In an IC structure having a dielectric layer over a circuit layer, the T-coil circuit can be provided over the dielectric layer and connected to the circuit layer by electrically conductive connectors that extend through the dielectric layer. In doing so, the T-coil circuit can be connected to the circuit layer via a metallization network that itself overlies the circuit layer and makes electrical contact therewith through a second dielectric layer. External connections can be made via a flip-chip bump that is connected to the circuit layer and has an associated redistribution layer on the same level as the T-coil circuit.

A completed receiver circuit having an unwanted capacitance can first be fabricated, followed by the provision of a dielectric layer over the circuit, forming a T-coil circuit on the dielectric layer, and connecting the T-coil circuit through the dielectric layer to the circuit to at least partially compensate the capacitance.

These and other features and advantages of the invention will be apparent to those skilled in the art from the following detailed description, taken together with the accompanying drawings.

BRIEF DESCRIPTION OF THE DRAWINGS

FIG. 1 is a simplified schematic diagram of an ATE channel, including a voltage-mode driver circuit, receive comparators, and a capacitance compensating T-coil in accordance with the invention;

FIG. 2 is a simplified schematic diagram of the ATE drive channel shown in FIG. 1, to which a current-mode driver and a second compensating T-coil have been added;

FIG. 3 is a simplified schematic diagram of an ATE drive channel similar to that of FIG. 2, but with only a single T-coil circuit;

FIGS. 4 a and 4 b are plan views of possible T-coil configurations that could be used;

FIG. 5 is a sectional view illustrating a possible circuit structure, including a flip-chip connector bump, with a t-coil compensating capacitance associated with the underlying circuit;

FIG. 6 is a sectional view of the structure of FIG. 5, taken at a 90° angle to FIG. 5; and

FIG. 7 is a sectional view of a T-coil compensated circuit structure, but with a wire bond rather than a flip-chip connector.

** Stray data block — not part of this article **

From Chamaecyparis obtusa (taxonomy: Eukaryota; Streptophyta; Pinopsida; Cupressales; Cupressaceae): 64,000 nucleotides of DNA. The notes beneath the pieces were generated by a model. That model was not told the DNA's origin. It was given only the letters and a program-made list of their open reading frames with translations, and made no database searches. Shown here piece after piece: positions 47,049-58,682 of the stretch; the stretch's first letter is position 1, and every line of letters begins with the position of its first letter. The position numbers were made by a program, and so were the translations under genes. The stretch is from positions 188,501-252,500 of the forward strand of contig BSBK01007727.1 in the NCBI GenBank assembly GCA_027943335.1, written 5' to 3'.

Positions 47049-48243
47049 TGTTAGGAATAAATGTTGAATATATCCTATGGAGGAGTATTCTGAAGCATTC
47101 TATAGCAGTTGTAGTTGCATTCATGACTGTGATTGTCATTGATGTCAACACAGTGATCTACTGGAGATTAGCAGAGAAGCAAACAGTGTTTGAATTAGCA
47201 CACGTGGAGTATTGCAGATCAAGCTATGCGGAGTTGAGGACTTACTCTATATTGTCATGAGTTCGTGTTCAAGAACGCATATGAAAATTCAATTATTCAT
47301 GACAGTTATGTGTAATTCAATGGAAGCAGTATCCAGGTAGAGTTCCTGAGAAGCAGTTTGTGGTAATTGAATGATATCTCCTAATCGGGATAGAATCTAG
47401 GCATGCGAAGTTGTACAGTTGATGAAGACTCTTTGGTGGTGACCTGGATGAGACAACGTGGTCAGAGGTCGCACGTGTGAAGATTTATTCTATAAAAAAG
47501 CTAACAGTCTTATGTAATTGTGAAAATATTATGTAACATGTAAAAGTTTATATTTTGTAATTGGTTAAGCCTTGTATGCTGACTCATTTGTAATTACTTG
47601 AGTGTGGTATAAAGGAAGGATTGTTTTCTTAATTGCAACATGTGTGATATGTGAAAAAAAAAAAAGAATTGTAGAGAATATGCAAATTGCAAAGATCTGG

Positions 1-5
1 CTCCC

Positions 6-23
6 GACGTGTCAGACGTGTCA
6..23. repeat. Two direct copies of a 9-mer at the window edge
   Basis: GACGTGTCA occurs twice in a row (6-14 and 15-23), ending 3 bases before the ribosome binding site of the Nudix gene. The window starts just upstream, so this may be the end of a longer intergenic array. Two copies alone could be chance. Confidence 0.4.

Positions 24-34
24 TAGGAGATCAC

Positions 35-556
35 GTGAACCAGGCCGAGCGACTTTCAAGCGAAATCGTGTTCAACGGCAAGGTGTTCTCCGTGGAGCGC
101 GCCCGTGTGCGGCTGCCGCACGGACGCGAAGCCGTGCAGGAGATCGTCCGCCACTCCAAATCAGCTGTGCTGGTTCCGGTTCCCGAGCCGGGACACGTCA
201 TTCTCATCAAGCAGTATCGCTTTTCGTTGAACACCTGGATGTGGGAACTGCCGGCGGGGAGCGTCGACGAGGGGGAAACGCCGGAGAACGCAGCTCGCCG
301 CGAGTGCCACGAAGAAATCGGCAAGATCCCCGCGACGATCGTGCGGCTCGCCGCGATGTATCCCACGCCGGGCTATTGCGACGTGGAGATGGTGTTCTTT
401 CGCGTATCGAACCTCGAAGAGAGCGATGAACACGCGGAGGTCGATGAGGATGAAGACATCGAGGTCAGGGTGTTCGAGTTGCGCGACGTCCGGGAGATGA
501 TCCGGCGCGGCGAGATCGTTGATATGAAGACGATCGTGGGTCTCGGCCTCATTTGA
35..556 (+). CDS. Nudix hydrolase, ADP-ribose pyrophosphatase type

DETAILED DESCRIPTION OF THE INVENTION

A bidirectional ATE drive channel to which the invention is applicable is shown in FIG. 1. A voltage-mode driver 2 operates under the control of a pattern generator (not shown) to produce a series of voltage drive signals in the form of pulses at the output of a series resistor R. The pulses are transmitted through a connector cable 4 to an input/output pin 6 of a DUT 8, with the leading edges of the pulses normally providing triggers for the DUT.

The DUT generates a response at the same pin 6, and the response is transmitted back through cable 4 to respective inputs of a pair of comparators COMP1 and COMP2. The other comparator inputs are connected to respective threshold voltage levels Th1 and Th2, with Th1 greater than Th2. COMP1 has complementary outputs 10, 12, while COMP2 has complementary outputs 14, 16. When the signal returned from the DUT is within the window between Th1 and Th2 (less than Th1 but greater than Th2), both comparators will produce a positive output.

In accordance with one aspect of the invention, a passive matching network, preferably a T-coil circuit is inserted at the junction of resistor R, cable 4 and the comparators. The T-coil circuit consists of a first inductor L1 connected between resistor R and node 18, a second inductor L2 connected between node 18 and cable 4, and a line 20 connecting node 18 to the common input to COMP1 and COMP2. An optional bridging capacitor Cb1 is also shown connected between the opposite ends of L1 and L2. These inductors are also coupled to one another by some degree of mutual inductance. The bridging capacitor allows high frequency energy to flow from the voltage-mode driver 2 to the cable 4 while the inductors are charging, thereby enabling circuit operation during this initial period, and also enables a bidirectional improvement in bandwidth that applies to both test signals sent to the DUT, and to DUT response signals returned to the comparators.